|Calvin 18x24 inches, acrylic on canvas, work in progress|
A lot of people have asked me how to paint animals and I do intend to do some tutorials about how to paint fur and how to get the shadows and such.
I would also love to get a video camera and do some video tutorials too, but that will have to wait just a bit.
In the meantime I will give you some help full hints. I usually draw or trace my design onto the canvas with pencil. Then I use diluted black paint and a #2 liner to go over the lines and to add in the darkest shadows, expect on the back ground.
Then I paint in the back ground. With these yellow labs, since they are pretty light I like to have a darker background to make them pop. With the first one I did of Luke & Gus together I used Sap green, adding in some black towards the edges. With Sachmo I used mostly Burnt Umber and Burnt Sienna for the back ground. With Calvin I've been using a dark blue, about the color of new denim except not so bright, a little purple dioxizin and white, with a touch of black and burnt umber in the very darkest places.
When the background is dry I mix up my animal shadow color. With Calvin I used burn umber, van dyke brown and a little burnt sienna, varying the mix according to how dark the area was. The lighter areas are raw sienna + white and yellow ochre + white.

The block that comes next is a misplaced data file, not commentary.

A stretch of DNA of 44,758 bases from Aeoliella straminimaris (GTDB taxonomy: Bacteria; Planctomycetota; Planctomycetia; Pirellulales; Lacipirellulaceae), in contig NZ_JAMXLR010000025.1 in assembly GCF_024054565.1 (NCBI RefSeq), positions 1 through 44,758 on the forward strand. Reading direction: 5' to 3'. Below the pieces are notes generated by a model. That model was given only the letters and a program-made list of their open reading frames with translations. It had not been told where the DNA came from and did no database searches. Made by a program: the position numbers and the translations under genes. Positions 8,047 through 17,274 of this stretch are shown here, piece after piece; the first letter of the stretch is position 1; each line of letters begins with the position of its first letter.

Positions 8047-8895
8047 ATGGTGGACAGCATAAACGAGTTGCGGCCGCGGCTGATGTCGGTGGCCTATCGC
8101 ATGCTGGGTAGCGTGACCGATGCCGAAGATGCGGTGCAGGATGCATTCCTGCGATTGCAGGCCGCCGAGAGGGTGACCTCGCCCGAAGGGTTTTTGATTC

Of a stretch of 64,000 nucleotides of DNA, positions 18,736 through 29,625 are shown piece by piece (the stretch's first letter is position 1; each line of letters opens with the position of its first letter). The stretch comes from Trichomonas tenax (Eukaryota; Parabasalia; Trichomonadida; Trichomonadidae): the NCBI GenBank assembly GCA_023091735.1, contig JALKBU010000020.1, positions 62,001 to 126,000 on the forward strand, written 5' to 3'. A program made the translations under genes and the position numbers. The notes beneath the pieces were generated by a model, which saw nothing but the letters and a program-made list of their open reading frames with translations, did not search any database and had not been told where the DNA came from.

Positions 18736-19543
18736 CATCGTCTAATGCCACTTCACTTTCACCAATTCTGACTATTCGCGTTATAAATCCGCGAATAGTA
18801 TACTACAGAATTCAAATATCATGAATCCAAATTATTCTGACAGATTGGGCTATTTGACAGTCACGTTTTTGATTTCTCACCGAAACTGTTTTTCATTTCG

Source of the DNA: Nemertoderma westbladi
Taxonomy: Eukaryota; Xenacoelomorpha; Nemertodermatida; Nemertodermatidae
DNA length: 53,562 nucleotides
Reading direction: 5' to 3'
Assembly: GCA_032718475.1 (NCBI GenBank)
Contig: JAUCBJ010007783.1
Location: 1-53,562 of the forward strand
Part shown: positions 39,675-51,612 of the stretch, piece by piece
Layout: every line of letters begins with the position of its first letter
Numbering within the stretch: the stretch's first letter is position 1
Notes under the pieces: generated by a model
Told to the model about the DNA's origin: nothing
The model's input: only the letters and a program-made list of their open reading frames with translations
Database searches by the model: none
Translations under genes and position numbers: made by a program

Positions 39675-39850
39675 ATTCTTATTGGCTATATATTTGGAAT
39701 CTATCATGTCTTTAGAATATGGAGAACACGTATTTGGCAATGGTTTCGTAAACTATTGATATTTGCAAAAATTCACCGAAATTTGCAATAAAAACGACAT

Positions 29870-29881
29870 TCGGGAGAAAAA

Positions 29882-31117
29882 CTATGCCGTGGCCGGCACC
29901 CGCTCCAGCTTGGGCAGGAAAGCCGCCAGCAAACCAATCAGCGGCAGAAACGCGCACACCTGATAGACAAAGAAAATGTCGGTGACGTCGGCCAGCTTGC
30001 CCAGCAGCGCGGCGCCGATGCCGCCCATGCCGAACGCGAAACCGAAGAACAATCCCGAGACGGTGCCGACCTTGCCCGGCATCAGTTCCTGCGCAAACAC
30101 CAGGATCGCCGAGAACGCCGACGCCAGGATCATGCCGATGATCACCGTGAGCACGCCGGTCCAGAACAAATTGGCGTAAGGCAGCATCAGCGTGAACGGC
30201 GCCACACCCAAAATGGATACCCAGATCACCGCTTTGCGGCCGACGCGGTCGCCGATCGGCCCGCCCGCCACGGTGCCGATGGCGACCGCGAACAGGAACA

From there I go back and forth with the lighter and darker colors adjusting the light and dark areas and also adjusting the colors. I always have them all darker than they will be in the end, so I can add layers and layers of lighter colored fur strokes, giving depth and life to the fur.
I have a large collection of brushes for the different types of painting I do. All of my fur work is done with rake and comb brushes of different types. Then the very last layers and fine detail is usually done with a #2 liner brush, though I may use a smaller one if working on a very small piece.
I have several of these Simply Simmons brushes. I LOVE! The filbert comb brush! I also have an angle comb brush in this series. These two brushes are my work horses for fur painting. With the angle brush I can turn it and just use the very tip to get fine lines in a tight spot or turn it to use the whole brush. Also they last really well. I am a brush abuser bar none! And my SS brushes have really stood the test of time; soaking in water for days on end, occasional drying paint in the bristles and they are still good as ever. the paint is beginning to flake off the handles from sitting in water too much but the bristles are still really tight and good to go.